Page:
• Demander au Service de police d'Ottawa de retirer les occupants des stations clés du TLR dans la zone d'occupation afin que les usagers du transport en commun puissent entrer et sortir des stations sans crainte d'intimidation et de harcèlement.
  • Augmenter la présence des agents spéciaux d'OC Transpo aux stations clés du TLR à l'intérieur et à l'extérieur de la zone d'occupation, notamment aux stations Lyon, Parlement, Rideau et Tremblay.
  • Améliorer les communications avec les usagers concernant les changements d'itinéraires et les retards.


Il est temps de mettre fin à cette occupation illégale de notre ville. Il est temps de remettre Ottawa en mouvement.


Traduit avec (version gratuite)

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Stuart MacKay talking about transit and other neighbourhood issues

Enjoy a very good interview with Stuart MacKay (co-founder and board member of the Ottawa Transit Riders) talking about local activism and how to build a better, more responsive city.

Reinventing downtown Ottawa

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Survey - what did you think of FREE transit in December?

The city of Ottawa offered residents “no cost” public transit for the month of December 2021. It was meant as an apology of sorts for months of poor, inconsistent service, including weeks of the train being offline.

The Ottawa Transit Riders is an advocacy group for better transit. We have launched campaigns such as #FlattenTheFare and #FightForFairFares against rising fares and we are members of the pan-Canadian group advocating for the Federal government to provide cities with operational funding #Keep Transit Moving / Priorité TC

We would like to hear about your experience with free transit in Ottawa. Please take a moment to complete a short survey on your impressions, opinions, and demands regarding transit service.

If you ride ParaTranspo, there are specific questions about your experience.

And if you are an OC Transpo bus operator, we would like to hear your opinions.

Please pass the link around: Feedback on FREE transit in Ottawa


Qu'avez-vous pensé de l'expérience de la gratuité du transport en commun à Ottawa ?

La ville d'Ottawa a offert aux résidents un transport en commun « gratuit » pendant le mois de décembre 2021. Il s'agissait en quelque sorte de s'excuser pour des mois de service médiocre et irrégulier, y compris des semaines où le train était hors service.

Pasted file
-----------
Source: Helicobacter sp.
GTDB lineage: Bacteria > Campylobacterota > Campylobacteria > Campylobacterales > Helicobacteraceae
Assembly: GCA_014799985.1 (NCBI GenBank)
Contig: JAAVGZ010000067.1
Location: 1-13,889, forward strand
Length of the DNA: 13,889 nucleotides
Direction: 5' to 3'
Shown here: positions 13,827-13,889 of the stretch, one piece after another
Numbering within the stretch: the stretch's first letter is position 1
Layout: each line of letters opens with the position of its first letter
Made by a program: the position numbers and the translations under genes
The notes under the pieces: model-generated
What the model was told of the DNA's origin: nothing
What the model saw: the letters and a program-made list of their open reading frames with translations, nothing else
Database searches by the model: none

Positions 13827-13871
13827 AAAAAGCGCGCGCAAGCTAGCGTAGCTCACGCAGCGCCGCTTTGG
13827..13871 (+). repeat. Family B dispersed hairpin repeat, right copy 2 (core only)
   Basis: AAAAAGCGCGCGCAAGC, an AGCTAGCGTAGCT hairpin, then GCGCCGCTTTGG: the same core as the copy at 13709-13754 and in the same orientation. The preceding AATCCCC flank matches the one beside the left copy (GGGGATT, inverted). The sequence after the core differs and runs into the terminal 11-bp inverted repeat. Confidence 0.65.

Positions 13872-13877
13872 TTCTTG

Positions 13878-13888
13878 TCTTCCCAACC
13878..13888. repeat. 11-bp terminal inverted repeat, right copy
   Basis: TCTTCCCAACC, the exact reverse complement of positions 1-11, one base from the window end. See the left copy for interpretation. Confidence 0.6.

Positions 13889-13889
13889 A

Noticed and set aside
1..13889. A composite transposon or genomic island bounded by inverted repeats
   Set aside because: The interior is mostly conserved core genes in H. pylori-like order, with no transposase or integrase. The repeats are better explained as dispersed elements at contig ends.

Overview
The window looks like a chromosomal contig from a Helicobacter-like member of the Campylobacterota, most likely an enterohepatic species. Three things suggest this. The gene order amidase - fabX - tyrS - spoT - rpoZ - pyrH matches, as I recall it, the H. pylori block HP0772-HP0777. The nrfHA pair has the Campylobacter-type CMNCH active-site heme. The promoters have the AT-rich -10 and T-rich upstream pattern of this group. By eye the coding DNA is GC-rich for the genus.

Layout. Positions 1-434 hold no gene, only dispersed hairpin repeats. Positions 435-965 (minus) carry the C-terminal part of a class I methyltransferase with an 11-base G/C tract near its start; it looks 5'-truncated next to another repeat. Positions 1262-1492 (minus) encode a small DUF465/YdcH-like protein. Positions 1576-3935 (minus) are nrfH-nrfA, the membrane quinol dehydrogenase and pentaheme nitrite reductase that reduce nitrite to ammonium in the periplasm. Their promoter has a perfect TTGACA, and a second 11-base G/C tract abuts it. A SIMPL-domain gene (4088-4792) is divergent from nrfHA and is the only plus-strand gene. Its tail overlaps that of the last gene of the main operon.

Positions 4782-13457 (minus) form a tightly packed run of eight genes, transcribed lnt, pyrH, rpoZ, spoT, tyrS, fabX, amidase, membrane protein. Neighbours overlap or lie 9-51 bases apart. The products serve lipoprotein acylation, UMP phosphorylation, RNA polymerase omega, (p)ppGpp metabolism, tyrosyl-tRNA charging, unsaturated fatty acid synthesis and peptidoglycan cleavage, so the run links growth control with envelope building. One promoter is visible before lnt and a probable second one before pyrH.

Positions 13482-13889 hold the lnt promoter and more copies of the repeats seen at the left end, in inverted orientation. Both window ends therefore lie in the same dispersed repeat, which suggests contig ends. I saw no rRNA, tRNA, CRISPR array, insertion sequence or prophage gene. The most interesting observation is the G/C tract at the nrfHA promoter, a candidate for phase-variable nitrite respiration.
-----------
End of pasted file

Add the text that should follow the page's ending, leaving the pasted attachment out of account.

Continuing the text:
Le groupe des usagers du transport en commun d'Ottawa est un groupe de défense de l'amélioration du transport en commun. Nous avons lutté contre la hausse des tarifs #FightForFairFares (Aplatissez les tarifs !) et nous sommes membres du groupe pancanadien qui demande au gouvernement fédéral de fournir aux villes un financement opérationnel #Keep Transit Moving / Priorité TC.

Nous aimerions connaître votre expérience du transport en commun gratuit à Ottawa. Veuillez prendre un moment pour répondre à un court sondage dans lequel nous vous demandons de nous faire part de vos impressions, opinions et demandes concernant le service de transport en commun.

Si vous utilisez ParaTranspo, il y a des questions spécifiques sur votre expérience.

Et si vous êtes un chauffeur d'autobus d'OC Transpo, nous aimerions connaître votre expérience.

Veuillez faire circuler le lien : Commentaires sur le transport en commun GRATUIT à Ottawa

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Seattle hosts #WeekWithoutDriving

Seattle’s disability mobility initiative “Week without driving” - similar to Ottawa’s Transit Challenge

Many people will remember that in 2019 and 2020, city councillors and key staff from OC Transpo were invited to participate in Ottawa’s Transit Challenge - rely on public transit for a week in February.

We learned A LOT during those challenges - some participants tweeted about taking their children on the bus and many councillors chatted to constituents about their experiences. Some councillors detailed the challenges of getting around by transit that they had not dealt with before.

We cancelled Transit Challenge 2021 due to the pandemic and we’re watching the news to decide when Transit Challenge 2022 will take place.

But Ottawa is not the only city facing transit inertia.